6 Subtle Ways In Which Fat Shaming Occurs

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From time immemorial, human beings have had an obsession with pointing things out about other people. We’re constantly discussing other people’s hair, skin, personalities, mistakes, and body types. In many instances, such conversations gravitate towards the negative. We focus so much on externalities and forget to look within and improve ourselves.

Let’s take fat-shaming, for example. This involves criticizing,  teasing and/or harassing overweight people about their weight or eating habits to make them feel ashamed of themselves. The belief is that this may motivate people to eat less, exercise more, and lose weight. This, however, is far from reality and truth. Fat shaming can cause psychological harm to the victim and influence their quality of life negatively.

Here are 6 subtle ways that fat-shaming occurs.

1. Teasing

There have been many instances where plus-size people are made fun of or teased, and when they dare to speak up on it, they’re said to be overreacting. People will ridicule you and when you complain they say it’s a joke. What benefit do you gain by bringing up someone’s body size/weight in a conversation? As a rule, you should refrain from mentioning things about people that they cannot change instantly, and their weight obviously tops the list of those things.

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2. Parents comparing their kids with other kids

Most parents have good intentions for their children. However, some things occur in such a hidden way that it’s hard to actually perceive it as fat-shaming. The issue is that these subtle occurrences can affect a child psychologically.

Different factors affect weight in different people, and just because your child or children are heavier than others, doesn’t mean there’s anything wrong with them. As a parent, you should be your child’s strongest support system. Comparing them with their friends or relatives who weigh less will only do more harm than good. Remember, there is no right or wrong way to look.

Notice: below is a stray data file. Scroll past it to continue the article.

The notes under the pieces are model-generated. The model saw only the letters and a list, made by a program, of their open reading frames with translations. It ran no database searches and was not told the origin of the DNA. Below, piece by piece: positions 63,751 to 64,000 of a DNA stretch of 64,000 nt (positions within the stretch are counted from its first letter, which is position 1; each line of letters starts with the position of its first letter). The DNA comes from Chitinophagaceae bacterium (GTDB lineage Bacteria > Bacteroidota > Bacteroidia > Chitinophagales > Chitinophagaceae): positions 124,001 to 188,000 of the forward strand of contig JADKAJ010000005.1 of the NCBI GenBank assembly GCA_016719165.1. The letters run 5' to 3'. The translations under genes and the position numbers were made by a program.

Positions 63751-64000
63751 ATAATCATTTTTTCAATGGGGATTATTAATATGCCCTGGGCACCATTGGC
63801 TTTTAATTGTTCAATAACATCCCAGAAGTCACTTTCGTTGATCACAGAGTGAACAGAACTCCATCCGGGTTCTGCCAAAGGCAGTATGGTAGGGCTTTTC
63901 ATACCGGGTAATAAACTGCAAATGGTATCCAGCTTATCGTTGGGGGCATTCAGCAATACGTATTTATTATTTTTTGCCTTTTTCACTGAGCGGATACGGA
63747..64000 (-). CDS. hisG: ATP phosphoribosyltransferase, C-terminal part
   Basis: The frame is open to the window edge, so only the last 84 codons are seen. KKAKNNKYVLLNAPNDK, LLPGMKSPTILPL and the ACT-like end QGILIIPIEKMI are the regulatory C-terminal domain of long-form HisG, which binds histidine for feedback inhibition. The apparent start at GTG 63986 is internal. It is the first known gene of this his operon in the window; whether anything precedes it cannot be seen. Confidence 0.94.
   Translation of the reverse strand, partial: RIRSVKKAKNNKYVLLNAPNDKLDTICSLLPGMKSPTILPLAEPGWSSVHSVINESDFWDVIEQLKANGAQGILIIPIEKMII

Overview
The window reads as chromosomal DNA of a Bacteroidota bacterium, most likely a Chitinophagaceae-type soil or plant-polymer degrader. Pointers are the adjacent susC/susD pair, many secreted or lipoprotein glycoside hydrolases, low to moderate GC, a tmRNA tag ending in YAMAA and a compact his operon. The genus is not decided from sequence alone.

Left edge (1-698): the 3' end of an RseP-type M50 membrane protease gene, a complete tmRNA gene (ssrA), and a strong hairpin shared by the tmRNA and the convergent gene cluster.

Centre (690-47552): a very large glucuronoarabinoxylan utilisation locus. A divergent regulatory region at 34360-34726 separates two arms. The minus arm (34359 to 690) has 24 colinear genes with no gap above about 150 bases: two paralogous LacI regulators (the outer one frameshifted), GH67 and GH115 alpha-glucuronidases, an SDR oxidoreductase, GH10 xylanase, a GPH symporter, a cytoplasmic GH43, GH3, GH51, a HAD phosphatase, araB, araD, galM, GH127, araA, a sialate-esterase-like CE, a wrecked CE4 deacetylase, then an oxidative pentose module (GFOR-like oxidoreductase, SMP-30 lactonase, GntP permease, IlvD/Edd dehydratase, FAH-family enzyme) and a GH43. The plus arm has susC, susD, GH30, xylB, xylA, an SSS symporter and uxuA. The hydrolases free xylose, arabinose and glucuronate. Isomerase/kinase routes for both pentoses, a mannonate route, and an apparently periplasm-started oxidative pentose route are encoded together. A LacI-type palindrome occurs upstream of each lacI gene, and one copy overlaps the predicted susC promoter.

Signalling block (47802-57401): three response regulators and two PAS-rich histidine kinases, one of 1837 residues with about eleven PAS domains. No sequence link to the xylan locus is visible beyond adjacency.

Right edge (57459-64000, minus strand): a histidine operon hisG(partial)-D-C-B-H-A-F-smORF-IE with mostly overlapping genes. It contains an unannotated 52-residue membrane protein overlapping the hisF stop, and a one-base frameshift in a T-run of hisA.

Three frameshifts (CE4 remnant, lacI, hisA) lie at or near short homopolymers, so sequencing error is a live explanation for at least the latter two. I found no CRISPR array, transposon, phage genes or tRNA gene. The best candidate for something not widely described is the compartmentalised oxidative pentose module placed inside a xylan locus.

3. Praise for losing weight

Unsolicited comments are extremely irritating. Why? Because you never know how your comment is received by the other person. We need to refrain from praising people for losing weight. Why? Weight loss praise comes with the subtle suggestion that the person looks infinitely better than they did when they were fatter. Even if you do notice, refrain from commenting on it unless the person brings it up.

4. Food shaming

Here’s another thing we’ve all probably experienced. The subtle mockery when someone who is considered overweight eats unhealthily. People will say things like, “She eats so much junk, no wonder she’s that weight.”

My counter-argument would be that someone else’s eating habits have little, if anything, to do with us. Discussing such things amongst one another does not help the situation. It’s never okay to monitor another person’s diet, except, perhaps when you’re a parent with children who can’t make their own food.

5. Expecting someone to dress ‘for their body type.’

Here’s another thing that irks me. As human beings, we can be our own worst enemies. This expectation we have that people with certain body types should dress a certain way is exhausting, to say the least. Your “figure” is not an indicator of your worth or your freedom to wear whatever you so please, and yet the message that some clothes are only for some bodies has been permeating contemporary culture for decades. Clothes aren’t supposed to be an exclusionary thing.

6. Telling the person to take the co-driver’s seat

You have probably experienced this either directly or indirectly. You enter a car, and the person who is plus-sized than the rest is asked to take the front seat, so that the ‘smaller ones can occupy the sits at the back.

Now, imagine if, from the time you were born, everywhere you go, you’re openly asked to sit in the co-driver’s seat. It must have some effect on the victim. If they voluntarily choose to take that seat, then so be it. But I strongly hold the opinion that you shouldn’t tell someone to sit in the co-driver’s seat just because of their body.

Have you been fat-shamed?

Check out this article on Body Image: Fat Shaming vs Skinny Shaming

Also, check out Types Of Mum Shaming And How To Deal With Them

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I am a passionate 22 year-old writer. I consider myself a young free-spirited soul whose personality is a mixture of introversion and extroversion. I’m a strong believer in the law of attraction. Everything is a reflection.